Many employees wrongly believe that to file a case for wrongful dismissal in Saskatchewan, you need to show that the boss discriminated against you or held a personal vendetta and fired you.
Others believe that only full-time employees can sue for wrongful dismissal.
Consequently, many wrongful dismissals go unchecked and employers continue to get away with it.
Within the employment legislation in Saskatchewan, there are strict guidelines that govern the circumstances under which an employee can be dismissed.
Becoming more familiar with these conditions will help you understand whether you can sue for wrongful dismissal.
WHAT IS WRONGFUL DISMISSAL IN SASKATCHEWAN?
Wrongful dismissal means being terminated unfairly from your employment.
The term “unfairly” is subjective and so there are guidelines set out in the Saskatchewan Employment Standards Act, which we take a closer look at in the next section.
Most wrongful dismissals occur in one of the following two situations:
An employer terminates an employee without providing adequate advanced notice of the termination.
An employer dismisses an employee without giving notice because of a mistaken belief that there is “just cause” for termination.
WHAT DO THE EMPLOYMENT LAWS IN SASKATCHEWAN SAY?
The Employment Standards Act sets out important guidelines concerning the responsibilities of employers and employees in the employment relationship.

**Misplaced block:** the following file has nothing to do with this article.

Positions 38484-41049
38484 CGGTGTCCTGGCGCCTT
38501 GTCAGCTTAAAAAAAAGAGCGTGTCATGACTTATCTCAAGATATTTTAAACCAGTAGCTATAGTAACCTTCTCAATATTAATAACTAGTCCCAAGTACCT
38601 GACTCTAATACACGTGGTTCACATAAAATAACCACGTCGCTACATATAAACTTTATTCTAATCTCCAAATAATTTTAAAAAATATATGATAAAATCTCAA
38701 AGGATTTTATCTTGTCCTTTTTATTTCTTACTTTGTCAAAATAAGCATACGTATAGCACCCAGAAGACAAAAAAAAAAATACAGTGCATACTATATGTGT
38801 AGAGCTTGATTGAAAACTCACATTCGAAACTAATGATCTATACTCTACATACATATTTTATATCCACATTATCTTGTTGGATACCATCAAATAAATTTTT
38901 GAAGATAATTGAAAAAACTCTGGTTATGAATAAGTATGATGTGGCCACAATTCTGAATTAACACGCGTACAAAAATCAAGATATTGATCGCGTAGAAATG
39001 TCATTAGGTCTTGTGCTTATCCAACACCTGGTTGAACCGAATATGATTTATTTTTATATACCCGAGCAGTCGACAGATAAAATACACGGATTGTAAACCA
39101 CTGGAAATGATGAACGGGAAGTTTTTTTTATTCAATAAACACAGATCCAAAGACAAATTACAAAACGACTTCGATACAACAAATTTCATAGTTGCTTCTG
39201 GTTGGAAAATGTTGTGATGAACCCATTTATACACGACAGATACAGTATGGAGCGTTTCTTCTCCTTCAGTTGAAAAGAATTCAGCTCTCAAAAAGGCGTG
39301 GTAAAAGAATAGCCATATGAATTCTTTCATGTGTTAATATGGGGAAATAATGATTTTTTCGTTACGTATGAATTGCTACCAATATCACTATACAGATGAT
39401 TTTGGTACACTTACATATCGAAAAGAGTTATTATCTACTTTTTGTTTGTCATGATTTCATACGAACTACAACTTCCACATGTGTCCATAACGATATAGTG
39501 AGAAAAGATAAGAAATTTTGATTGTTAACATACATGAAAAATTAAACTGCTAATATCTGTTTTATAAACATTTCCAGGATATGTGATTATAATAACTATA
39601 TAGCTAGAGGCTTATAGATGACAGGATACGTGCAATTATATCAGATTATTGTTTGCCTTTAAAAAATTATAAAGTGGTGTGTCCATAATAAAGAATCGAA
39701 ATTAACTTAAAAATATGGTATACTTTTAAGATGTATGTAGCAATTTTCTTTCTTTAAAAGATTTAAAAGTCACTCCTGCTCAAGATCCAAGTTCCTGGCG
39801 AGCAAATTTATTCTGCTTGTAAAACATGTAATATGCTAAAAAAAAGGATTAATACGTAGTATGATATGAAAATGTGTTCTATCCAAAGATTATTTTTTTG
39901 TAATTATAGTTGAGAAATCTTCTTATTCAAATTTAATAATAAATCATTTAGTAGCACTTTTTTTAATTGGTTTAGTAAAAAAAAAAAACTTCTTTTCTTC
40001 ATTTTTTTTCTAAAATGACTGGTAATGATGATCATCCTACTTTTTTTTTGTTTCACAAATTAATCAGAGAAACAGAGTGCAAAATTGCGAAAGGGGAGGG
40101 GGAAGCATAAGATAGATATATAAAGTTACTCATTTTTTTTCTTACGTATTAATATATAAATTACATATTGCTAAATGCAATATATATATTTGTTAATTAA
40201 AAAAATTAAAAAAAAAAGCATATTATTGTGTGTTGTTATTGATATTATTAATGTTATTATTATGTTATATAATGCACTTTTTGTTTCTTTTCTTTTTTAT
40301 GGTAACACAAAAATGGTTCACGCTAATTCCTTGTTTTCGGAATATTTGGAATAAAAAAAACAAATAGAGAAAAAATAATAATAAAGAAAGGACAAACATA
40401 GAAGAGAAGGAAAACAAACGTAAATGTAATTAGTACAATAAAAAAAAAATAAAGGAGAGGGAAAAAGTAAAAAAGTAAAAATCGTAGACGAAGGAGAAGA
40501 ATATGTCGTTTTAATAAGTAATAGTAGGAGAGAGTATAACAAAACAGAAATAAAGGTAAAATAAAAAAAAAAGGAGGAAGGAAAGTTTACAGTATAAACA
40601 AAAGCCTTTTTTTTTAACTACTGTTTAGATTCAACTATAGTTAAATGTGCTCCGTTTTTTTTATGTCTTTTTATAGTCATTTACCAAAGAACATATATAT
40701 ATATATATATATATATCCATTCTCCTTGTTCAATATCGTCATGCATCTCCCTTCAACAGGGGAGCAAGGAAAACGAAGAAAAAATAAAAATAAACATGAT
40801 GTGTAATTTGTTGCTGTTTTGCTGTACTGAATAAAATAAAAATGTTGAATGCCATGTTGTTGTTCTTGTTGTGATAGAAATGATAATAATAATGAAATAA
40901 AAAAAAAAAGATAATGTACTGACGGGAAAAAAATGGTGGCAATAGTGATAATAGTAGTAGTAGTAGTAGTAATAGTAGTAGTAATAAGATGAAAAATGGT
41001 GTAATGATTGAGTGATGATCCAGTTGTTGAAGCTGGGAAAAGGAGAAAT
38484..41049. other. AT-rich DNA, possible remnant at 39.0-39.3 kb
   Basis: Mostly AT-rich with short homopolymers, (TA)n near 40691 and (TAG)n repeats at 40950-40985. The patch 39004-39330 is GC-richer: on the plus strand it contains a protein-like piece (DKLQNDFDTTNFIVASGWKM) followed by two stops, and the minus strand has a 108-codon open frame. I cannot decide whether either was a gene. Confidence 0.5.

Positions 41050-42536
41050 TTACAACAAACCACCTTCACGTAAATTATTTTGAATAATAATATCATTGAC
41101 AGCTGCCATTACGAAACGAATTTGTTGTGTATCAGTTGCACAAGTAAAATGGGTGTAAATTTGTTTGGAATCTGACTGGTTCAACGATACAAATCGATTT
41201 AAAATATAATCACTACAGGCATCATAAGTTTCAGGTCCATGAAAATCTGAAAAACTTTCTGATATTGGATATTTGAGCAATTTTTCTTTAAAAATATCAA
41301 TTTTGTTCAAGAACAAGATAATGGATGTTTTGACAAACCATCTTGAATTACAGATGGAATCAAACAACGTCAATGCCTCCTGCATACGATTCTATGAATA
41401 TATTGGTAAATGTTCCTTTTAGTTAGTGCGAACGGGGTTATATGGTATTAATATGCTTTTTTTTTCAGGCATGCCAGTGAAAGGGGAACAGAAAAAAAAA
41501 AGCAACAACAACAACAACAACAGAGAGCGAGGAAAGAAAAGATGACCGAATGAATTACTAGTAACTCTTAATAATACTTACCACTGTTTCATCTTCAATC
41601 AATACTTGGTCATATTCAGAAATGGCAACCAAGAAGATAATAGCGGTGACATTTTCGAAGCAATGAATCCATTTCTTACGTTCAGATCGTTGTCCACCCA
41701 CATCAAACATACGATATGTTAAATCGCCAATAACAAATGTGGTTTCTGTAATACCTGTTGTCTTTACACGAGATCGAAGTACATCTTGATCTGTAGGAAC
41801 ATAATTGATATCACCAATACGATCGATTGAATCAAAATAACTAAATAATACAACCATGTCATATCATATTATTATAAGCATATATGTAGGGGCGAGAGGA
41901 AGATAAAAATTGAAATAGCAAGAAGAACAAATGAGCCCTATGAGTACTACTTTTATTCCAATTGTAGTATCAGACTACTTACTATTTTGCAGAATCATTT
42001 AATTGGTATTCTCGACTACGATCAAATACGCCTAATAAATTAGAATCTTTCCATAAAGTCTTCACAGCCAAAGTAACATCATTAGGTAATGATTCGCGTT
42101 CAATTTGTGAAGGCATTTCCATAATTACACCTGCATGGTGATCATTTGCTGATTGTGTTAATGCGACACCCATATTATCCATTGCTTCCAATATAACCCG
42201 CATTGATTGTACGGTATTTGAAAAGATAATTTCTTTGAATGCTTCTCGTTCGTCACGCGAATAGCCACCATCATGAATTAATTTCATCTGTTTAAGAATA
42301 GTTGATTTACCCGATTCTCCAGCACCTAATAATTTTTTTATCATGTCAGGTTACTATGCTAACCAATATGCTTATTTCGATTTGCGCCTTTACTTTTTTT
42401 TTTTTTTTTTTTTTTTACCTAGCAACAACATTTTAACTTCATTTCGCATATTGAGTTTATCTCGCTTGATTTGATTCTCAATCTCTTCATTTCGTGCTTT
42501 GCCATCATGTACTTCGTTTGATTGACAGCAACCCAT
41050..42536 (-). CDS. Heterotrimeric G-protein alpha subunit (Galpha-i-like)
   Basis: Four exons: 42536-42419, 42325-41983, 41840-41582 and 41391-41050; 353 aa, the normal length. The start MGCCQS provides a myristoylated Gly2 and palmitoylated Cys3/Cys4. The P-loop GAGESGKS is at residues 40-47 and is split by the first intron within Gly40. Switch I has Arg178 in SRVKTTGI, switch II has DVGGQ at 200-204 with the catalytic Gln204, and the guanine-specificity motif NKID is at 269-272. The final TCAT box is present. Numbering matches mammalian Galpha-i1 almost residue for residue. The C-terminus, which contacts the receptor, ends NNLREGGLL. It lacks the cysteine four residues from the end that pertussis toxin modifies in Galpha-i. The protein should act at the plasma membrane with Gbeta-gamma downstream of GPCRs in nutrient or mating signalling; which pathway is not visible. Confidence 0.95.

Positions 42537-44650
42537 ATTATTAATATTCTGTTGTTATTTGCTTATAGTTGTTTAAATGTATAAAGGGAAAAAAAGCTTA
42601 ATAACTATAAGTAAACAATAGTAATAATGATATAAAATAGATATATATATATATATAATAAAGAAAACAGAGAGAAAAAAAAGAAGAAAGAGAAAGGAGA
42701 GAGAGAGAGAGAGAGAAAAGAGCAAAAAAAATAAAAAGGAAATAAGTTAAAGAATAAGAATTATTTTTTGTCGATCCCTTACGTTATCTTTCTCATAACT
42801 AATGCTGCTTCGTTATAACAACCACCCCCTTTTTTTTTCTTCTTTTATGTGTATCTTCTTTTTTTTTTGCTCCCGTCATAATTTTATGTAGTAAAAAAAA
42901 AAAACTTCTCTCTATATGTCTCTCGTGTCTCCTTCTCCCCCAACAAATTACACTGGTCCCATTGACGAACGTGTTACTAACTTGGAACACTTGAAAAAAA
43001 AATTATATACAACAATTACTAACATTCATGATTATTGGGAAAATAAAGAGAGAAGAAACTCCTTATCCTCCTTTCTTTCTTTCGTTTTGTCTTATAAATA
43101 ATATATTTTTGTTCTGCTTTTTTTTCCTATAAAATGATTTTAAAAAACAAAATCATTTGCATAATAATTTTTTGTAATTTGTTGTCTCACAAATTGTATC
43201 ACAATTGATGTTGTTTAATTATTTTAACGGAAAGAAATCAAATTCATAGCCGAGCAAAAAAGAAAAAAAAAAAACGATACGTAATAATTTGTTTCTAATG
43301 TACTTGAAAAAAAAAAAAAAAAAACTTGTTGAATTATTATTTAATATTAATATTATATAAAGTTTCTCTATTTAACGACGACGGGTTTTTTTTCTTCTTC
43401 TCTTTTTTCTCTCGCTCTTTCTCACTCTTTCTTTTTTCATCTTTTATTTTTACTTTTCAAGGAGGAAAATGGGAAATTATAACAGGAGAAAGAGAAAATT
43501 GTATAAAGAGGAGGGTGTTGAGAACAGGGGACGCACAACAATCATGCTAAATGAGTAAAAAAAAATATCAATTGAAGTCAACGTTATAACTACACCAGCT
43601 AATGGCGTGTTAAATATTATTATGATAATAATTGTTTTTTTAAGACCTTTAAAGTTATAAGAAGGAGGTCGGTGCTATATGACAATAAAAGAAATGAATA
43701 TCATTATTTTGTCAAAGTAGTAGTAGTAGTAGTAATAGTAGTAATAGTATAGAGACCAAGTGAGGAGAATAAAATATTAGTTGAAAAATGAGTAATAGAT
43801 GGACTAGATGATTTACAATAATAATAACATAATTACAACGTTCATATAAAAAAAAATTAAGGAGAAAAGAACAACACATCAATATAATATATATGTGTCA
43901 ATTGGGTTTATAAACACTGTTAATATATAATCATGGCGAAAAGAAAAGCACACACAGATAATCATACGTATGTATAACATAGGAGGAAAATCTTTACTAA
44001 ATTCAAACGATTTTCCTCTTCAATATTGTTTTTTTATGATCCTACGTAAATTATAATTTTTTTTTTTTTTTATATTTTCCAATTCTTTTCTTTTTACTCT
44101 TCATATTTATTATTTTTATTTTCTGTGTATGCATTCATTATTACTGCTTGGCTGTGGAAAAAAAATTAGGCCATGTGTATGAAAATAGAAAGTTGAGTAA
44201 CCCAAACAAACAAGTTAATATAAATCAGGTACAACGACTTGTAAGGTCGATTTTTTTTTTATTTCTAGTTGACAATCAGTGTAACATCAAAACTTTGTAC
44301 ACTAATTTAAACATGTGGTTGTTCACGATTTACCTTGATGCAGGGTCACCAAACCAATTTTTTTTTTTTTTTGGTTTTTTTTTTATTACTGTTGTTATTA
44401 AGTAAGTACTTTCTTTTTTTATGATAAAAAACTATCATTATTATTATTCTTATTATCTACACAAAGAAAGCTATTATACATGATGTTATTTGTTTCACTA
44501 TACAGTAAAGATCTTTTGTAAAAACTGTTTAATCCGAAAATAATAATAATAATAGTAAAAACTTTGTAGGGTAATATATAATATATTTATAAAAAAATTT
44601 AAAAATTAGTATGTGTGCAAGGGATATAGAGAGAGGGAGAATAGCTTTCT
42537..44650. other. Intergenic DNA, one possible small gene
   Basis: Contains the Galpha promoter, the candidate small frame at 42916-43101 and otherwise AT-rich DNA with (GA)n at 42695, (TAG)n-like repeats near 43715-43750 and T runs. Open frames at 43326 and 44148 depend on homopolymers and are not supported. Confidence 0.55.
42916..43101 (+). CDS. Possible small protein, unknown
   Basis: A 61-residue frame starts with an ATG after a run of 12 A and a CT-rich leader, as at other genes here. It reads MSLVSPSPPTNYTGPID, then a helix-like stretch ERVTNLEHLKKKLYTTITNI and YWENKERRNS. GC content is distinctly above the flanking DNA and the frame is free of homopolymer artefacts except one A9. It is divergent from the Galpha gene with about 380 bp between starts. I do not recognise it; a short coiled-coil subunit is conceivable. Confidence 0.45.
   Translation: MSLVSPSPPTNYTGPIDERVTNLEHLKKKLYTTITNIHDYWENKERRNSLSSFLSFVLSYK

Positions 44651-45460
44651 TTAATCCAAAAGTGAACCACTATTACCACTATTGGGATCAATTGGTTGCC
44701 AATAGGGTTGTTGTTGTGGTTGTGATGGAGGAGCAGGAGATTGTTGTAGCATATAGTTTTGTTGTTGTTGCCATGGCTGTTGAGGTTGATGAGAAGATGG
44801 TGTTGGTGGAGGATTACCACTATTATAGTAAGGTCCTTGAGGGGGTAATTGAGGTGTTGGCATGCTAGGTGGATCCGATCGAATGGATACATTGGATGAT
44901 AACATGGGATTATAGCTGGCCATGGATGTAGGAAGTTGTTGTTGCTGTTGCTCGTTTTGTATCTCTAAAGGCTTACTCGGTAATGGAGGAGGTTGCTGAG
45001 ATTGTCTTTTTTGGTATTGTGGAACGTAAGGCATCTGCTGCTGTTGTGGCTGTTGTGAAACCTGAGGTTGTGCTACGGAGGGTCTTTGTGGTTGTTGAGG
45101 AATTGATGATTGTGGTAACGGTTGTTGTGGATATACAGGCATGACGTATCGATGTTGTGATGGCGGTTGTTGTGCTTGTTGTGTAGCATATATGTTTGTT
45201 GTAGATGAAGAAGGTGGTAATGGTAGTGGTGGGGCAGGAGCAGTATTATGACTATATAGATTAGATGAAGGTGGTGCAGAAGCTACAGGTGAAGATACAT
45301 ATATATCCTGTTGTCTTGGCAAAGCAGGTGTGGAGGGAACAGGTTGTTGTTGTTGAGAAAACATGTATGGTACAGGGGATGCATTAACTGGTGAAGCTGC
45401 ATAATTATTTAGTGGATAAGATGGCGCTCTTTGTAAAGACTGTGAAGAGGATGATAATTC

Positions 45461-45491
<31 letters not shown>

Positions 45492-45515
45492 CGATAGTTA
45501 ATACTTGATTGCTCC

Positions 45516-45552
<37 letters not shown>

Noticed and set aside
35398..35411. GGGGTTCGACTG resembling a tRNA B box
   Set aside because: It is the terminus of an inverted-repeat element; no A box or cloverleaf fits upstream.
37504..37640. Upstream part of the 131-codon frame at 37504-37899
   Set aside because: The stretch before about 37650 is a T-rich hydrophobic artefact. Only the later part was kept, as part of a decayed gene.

This includes the key requirements that employers must meet if they wish to terminate an employee.
According to the Act, unless the employer can show “just cause” for dismissal, the minimum requirements that must be met are as follows:
For three months of consecutive employment: at least one weeks’ notice or pay must be provided
For 12 months of consecutive employment: at least two weeks’ notice or pay must be provided
For three years of consecutive employment: an additional week’s notice or pay for each additional year of service must be provided, up to an eight-week maximum.
These laws apply to full-time and part-time work and even to employment while on probation.
Note that the amounts detailed are minimum requirements by law. Often, a skilled employment lawyer can negotiate a better deal with your employer, especially if you have served the business for a long time and future employment prospects are limited.
It’s always best to speak to an employment lawyer before signing any severance pay agreement.
Note also that the above requirements only apply to employment relationships of three months or more. If you have been employed for less than three months, you may not qualify for any notice or pay and, therefore, may not be able to sue for wrongful termination.
DID YOUR EMPLOYER HAVE “JUST CAUSE” IN SASKATCHEWAN?
Employers often use “just cause” as a reason for not providing notice or severance pay – without fully understanding or intentionally ignoring the employment laws.
Sometimes, it can be difficult to differentiate between an honest mistake and a willful disregard for the law.